Thankfully Hurricane Irma was downgraded from a category 4 to a tropical storm over the weekend as it hit Florida. Irma will still cause plenty of damage, though.
Irma has already knocked out power to millions of Floridians and will likely continue wreaking havoc as it moves north. Although the strength of the storm has fallen, the damage is expected to be massive. Particularly when it's paired with the aftermath of Hurricane Harvey, which claimed the lives of about 70 people and flooded Houston and other parts of Southeast Texas before rolling to other states in the Gulf.
According to Barclays analyst Jay Gelb, Irma could inflict up to $60 billion in insured losses. While that's a big blow to insurance companies, it could have been far worse, especially if Miami took a direct hit, Gelb said. Still, when combined with Hurricane Harvey, insured losses could eclipse the $100 billion mark.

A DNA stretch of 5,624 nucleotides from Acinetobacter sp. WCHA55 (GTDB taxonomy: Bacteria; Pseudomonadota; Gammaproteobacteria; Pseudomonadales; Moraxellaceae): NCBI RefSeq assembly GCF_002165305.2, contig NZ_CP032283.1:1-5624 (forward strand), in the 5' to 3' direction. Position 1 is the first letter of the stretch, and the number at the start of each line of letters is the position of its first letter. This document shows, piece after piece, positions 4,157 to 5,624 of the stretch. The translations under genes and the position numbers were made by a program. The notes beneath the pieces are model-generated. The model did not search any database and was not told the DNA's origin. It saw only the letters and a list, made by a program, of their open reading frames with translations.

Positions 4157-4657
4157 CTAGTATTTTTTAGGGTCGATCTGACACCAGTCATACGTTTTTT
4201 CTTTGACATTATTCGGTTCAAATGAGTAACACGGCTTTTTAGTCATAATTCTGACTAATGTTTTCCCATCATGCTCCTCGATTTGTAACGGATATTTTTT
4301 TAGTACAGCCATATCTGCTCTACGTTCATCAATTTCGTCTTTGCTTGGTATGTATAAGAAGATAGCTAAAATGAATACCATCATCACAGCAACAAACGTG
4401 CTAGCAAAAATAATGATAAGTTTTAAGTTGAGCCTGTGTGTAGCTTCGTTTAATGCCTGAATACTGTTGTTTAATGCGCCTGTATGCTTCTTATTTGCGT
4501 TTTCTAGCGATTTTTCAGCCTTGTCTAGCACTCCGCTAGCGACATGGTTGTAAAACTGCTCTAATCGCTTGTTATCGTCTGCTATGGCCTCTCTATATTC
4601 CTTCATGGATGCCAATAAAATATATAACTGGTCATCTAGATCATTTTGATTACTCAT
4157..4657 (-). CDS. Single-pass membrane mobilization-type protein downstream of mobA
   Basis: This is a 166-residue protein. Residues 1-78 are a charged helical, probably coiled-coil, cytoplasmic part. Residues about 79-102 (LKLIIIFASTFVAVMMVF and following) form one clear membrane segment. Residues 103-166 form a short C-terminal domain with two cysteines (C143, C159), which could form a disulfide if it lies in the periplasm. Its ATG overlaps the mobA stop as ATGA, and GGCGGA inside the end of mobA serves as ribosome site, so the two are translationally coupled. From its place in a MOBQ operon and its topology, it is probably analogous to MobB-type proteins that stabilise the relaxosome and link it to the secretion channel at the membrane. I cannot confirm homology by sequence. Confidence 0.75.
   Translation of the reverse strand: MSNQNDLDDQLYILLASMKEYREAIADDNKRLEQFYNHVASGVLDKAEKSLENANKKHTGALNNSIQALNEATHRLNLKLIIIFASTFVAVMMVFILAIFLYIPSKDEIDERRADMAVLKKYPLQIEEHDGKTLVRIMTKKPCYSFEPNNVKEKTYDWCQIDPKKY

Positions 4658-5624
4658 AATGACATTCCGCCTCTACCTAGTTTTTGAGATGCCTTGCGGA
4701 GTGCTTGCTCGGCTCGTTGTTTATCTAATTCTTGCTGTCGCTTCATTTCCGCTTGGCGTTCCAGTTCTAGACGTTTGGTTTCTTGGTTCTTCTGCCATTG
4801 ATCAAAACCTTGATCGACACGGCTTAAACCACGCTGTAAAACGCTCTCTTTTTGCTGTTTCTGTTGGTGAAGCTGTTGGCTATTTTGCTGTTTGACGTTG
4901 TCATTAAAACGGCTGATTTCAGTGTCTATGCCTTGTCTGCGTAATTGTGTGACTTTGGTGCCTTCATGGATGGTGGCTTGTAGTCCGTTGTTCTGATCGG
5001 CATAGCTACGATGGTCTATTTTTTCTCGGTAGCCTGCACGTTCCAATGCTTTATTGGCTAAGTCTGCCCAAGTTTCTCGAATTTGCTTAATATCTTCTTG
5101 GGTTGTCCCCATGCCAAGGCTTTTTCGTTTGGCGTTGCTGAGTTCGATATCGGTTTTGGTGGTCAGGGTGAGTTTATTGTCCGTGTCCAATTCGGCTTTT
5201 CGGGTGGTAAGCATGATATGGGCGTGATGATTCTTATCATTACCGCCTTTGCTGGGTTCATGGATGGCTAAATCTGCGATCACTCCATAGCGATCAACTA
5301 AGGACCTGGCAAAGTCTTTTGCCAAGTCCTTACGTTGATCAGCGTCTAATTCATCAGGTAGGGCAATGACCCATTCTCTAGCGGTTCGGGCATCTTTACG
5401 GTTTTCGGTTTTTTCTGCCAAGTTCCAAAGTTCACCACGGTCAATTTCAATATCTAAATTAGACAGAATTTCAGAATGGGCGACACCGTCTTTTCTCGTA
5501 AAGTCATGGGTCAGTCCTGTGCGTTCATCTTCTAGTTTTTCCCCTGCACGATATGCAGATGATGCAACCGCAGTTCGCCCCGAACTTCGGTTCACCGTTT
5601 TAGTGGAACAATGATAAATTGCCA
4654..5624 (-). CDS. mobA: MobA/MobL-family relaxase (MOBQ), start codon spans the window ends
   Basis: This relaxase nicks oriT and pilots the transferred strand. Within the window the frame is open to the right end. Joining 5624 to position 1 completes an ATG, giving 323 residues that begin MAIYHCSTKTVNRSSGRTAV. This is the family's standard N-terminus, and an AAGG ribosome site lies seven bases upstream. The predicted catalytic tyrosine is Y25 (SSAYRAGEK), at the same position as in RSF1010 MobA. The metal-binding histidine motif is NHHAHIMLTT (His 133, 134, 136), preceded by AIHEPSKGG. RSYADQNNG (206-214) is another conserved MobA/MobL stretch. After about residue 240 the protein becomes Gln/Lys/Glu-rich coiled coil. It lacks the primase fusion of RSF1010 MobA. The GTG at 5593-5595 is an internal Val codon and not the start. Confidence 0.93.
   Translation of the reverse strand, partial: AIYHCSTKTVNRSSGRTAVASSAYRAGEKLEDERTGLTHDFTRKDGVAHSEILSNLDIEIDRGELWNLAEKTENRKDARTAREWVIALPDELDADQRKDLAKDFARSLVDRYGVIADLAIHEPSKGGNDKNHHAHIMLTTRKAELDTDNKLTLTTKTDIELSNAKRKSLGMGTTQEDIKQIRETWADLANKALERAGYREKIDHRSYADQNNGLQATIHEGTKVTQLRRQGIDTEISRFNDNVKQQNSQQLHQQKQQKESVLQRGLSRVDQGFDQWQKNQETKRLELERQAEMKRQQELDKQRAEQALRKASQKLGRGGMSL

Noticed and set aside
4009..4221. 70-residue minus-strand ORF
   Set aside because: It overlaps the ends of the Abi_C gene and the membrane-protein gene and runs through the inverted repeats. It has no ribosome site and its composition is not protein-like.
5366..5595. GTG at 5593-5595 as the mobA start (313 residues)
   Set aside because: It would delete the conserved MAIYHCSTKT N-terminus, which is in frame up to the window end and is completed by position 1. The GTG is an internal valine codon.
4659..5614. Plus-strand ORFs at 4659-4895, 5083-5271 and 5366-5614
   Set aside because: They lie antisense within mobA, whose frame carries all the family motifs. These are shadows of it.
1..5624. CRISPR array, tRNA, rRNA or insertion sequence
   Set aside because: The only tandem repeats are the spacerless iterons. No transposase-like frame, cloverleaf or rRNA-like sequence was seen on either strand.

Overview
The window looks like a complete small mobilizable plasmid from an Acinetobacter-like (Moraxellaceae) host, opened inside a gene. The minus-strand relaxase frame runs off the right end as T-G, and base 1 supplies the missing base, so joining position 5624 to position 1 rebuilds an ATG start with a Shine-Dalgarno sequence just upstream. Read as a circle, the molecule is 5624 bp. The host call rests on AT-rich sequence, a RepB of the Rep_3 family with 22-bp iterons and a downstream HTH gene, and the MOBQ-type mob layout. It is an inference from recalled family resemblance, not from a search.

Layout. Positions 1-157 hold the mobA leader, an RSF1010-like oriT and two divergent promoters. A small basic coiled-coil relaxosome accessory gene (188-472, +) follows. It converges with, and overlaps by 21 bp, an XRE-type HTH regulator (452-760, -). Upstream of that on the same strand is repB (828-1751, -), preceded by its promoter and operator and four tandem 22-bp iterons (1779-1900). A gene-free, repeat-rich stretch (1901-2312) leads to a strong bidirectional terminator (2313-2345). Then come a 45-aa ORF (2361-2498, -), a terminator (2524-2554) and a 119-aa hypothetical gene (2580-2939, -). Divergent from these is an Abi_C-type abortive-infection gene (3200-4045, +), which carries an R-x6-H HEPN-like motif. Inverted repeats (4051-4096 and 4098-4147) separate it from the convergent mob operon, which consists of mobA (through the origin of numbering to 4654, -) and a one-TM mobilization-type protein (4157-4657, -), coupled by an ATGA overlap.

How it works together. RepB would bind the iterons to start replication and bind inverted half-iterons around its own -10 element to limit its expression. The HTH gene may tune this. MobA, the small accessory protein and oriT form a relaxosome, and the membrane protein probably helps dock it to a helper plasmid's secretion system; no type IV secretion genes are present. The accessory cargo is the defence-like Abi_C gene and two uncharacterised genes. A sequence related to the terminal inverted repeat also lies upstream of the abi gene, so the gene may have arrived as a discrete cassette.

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So who loses big? TheStreet took a look last week at some insurance companies that could be on the hook for big losses, but Gelb also has a list of reinsurers that could suffer. He's looking at Everest RE Group (RE - Get Report) , XL Group Ltd. (XL) , RenaissanceRe (RNR - Get Report) , Validus (VR) and Aspen Insurance Holdings Limited (AHL) as some of the biggest losers. In fact, if these stocks lose more than 20% of their book value, it could force them to raise capital in the form of equity sales, he added. Near-term uncertainty could weigh on the stock prices.
Travelers (TRV - Get Report) and Chubb (CB - Get Report) don't have as much exposure to the regions compared to companies like Berkshire Hathaway (BRK.A - Get Report) (BRK.B - Get Report) and American International Group (AIG - Get Report) .
Also as a result of the two hurricanes, Goldman Sachs analysts lowered their third-quarter GDP estimates to 2% from 2.8% and said the September jobs report could suffer by up to 100,000 jobs.
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